Jobless Rate Falls to Four-Year Low in April

Unemployment is down to a four-year low, as the U.S. economy steams ahead in turbulent times. Daniel Gross on why the dip will look even better in hindsight.

The U.S. economy continues to steam ahead amid turbulent seas. Or at least that’s my takeaway from Friday morning’s job report.

The economy added 165,000 payroll jobs in April—good, but not great, though better than many analysts expected. Strength was seen in business and professional services (73,000 new jobs), food and drinking establishments (38,000), and retail (29,000). You don’t need to have a Ph.D. in economics to understand how more people working at more jobs for slightly more pay leads to increased demand, which in turn leads to hiring. Compared with a year ago, then, there are 2.077 million more Americans with payroll jobs. That’s not enough to claw back all the jobs lost in 2008 and 2009—the last time there were this many private-sector workers was back in September 2008, before the Lehman Brothers crisis. But the jobs numbers are moving in the right direction.

The unemployment rate, which is calculated from the separate Bureau of Labor Statistics household survey, fell from 7.6 percent in March to 7.5 percent in April. Now, in past months, analysts have been quick to dismiss declines in the unemployment rate when the decline is a function of people leaving the labor force. (After all, if the labor force declines, the unemployment rate could fall even if the number of people who say they’re working stays the same.) But in fact, in April the labor force grew by more than 200,000 from March. And it is up by nearly 800,000 from a year ago. More people are looking for work and more people are finding it. The number of people in the household survey reporting themselves as being employed rose by 291,000 in April.

While it looks pretty good at first blush, the April jobs figure is likely to look even better in hindsight. After reporting the monthly figure, the BLS then revises the figure in each of the next two months. And since the economy began growing again in 2009, the trend has generally been for BLS to revise these figures higher. Justin Wolfers of the University of Michigan noted that over the course of 2010, BLS added 480,000 jobs through such revisions, 340,000 in 2011, and 330,000 in 2012. So far, this year is no different. The February figure, originally reported as 236,000, was revised upward to 268,000 in March. Today, the BLS revised that figure up to an impressive 332,000. March’s payroll-jobs figure, originally reported as an anemic gain of 88,000, was revised to 136,000. In effect, BLS discovered an additional 114,000 jobs in the economy.

One of the major—and frustrating—features of this recovery has been that capital is beating the living daylights out of labor.

The jobs growth is good. But wage growth is less impressive. One of the major—and frustrating—features of this recovery has been that capital is beating the living daylights out of labor. Companies have been able to rack up record profits and are demanding that employers work harder and more productively without necessarily paying them more. Why? There’s a lot of slack in the labor force, unions have declined in power, and there’s a pervasive sense among CEOs that they just don’t need to pay more. This trend continued last month. “In April,” BLS noted, “average hourly earnings for all employees on private nonfarm payrolls rose by 4 cents to $23.87. Over the year, average hourly earnings have risen by 45 cents, or 1.9 percent.” That’s weak. And we are nearing a point where we will really need companies to start giving it up if the expansion is going to continue.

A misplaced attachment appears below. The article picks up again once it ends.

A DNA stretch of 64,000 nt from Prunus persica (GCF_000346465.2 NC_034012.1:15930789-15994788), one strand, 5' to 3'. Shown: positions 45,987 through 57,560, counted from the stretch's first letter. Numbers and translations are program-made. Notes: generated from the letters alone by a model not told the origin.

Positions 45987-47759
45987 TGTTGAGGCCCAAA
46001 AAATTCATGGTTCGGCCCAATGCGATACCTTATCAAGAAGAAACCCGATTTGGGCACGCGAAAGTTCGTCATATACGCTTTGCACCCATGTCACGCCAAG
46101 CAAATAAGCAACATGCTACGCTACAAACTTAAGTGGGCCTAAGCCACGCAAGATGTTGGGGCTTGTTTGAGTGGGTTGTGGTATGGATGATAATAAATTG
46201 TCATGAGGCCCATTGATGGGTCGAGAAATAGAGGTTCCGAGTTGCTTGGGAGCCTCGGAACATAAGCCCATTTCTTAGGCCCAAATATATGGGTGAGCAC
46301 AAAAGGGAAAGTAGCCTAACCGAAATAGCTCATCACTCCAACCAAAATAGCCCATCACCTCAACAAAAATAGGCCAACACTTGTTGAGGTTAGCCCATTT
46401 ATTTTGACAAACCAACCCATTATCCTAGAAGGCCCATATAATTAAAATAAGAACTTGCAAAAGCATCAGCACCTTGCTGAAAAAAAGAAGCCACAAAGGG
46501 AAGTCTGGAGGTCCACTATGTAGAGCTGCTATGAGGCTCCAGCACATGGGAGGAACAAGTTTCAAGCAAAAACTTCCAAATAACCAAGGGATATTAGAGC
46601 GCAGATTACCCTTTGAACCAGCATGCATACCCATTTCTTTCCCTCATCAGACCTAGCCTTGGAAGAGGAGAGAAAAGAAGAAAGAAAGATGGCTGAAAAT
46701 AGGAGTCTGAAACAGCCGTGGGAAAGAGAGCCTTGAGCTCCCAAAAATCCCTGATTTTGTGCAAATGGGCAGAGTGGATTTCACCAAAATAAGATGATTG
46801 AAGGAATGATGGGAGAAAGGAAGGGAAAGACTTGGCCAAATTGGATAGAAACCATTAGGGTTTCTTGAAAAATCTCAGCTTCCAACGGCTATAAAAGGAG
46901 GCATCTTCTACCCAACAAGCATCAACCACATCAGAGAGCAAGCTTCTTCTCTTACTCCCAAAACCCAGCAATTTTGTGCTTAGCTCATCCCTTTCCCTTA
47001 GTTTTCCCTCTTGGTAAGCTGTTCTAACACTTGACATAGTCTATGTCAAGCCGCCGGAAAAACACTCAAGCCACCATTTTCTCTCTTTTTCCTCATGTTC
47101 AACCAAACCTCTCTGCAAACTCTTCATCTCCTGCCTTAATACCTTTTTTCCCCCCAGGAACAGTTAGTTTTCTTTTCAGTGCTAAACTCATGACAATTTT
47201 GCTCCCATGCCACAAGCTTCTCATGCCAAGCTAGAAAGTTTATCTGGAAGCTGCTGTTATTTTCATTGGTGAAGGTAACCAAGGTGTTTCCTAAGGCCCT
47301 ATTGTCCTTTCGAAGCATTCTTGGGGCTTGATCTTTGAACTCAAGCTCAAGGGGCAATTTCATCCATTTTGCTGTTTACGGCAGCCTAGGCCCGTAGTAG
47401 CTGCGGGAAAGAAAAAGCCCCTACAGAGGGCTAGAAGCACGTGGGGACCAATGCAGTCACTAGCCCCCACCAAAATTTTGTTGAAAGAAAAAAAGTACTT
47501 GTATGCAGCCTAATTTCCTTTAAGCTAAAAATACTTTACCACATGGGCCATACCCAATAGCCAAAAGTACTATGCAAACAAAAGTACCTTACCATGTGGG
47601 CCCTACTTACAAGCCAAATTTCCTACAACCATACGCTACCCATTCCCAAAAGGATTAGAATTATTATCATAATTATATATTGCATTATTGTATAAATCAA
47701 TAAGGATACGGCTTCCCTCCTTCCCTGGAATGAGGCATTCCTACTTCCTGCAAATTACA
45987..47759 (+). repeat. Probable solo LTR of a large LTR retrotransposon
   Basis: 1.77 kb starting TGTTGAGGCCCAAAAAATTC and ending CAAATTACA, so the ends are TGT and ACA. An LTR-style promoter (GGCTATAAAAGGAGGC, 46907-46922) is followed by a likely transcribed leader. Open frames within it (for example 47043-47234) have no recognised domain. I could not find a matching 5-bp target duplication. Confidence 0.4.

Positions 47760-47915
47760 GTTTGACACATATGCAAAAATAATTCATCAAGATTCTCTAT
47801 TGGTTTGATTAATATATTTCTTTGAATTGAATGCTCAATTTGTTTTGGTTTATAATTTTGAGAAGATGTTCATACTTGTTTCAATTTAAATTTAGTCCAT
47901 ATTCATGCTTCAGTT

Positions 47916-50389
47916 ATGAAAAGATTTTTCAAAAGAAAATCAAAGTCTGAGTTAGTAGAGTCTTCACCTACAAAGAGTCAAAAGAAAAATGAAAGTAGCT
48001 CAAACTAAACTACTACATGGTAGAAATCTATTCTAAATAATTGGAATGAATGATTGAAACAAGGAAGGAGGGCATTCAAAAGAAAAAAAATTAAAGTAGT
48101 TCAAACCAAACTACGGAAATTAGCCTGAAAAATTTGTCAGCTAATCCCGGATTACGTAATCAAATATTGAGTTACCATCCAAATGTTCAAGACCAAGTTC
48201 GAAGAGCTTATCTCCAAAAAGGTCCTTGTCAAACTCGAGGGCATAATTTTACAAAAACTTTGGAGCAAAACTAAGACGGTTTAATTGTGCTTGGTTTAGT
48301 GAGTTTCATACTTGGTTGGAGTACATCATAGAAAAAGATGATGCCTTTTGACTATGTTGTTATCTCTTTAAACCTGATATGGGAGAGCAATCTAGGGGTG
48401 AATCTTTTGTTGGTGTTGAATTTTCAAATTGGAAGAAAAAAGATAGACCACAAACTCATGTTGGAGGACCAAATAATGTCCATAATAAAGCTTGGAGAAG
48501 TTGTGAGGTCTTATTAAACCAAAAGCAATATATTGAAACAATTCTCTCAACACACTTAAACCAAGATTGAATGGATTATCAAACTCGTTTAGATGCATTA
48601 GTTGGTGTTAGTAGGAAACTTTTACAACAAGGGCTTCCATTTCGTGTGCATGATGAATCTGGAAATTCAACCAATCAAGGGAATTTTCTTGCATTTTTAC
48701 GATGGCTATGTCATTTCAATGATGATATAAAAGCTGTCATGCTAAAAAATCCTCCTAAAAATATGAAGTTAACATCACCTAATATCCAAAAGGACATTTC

Why? Well, fiscal policy—the sequester, declining defense spending, higher taxes—is now acting as a drag on the economy. April was the first full month in which the effects of the sequester would be seen in employment. The federal government cut 8,000 jobs in April. More broadly, what I’ve dubbed the “conservative recovery” is still intact. Each month for the past three years, the private sector has added positions, and each month for the last three years, the public sector—federal, state, and local government—cuts jobs.

This dynamic usually doesn’t happen in an economic expansion. But it’s been going on for a few years thanks to austerity at the federal level and the continual needs of state and local governments to balance their budgets. In April, while the private sector added 176,000 jobs, the public sector cut 11,000 jobs—8,000 from federal payrolls, 1,000 from state payrolls, and 2,000 from local government payrolls. The budget picture may be improving across the country, but it’s not leading to more government employment yet. Since February 2010, the private sector has added 6.78 million jobs. Since May 2010, the public sector has cut 1.147 million jobs.

Some call it socialism.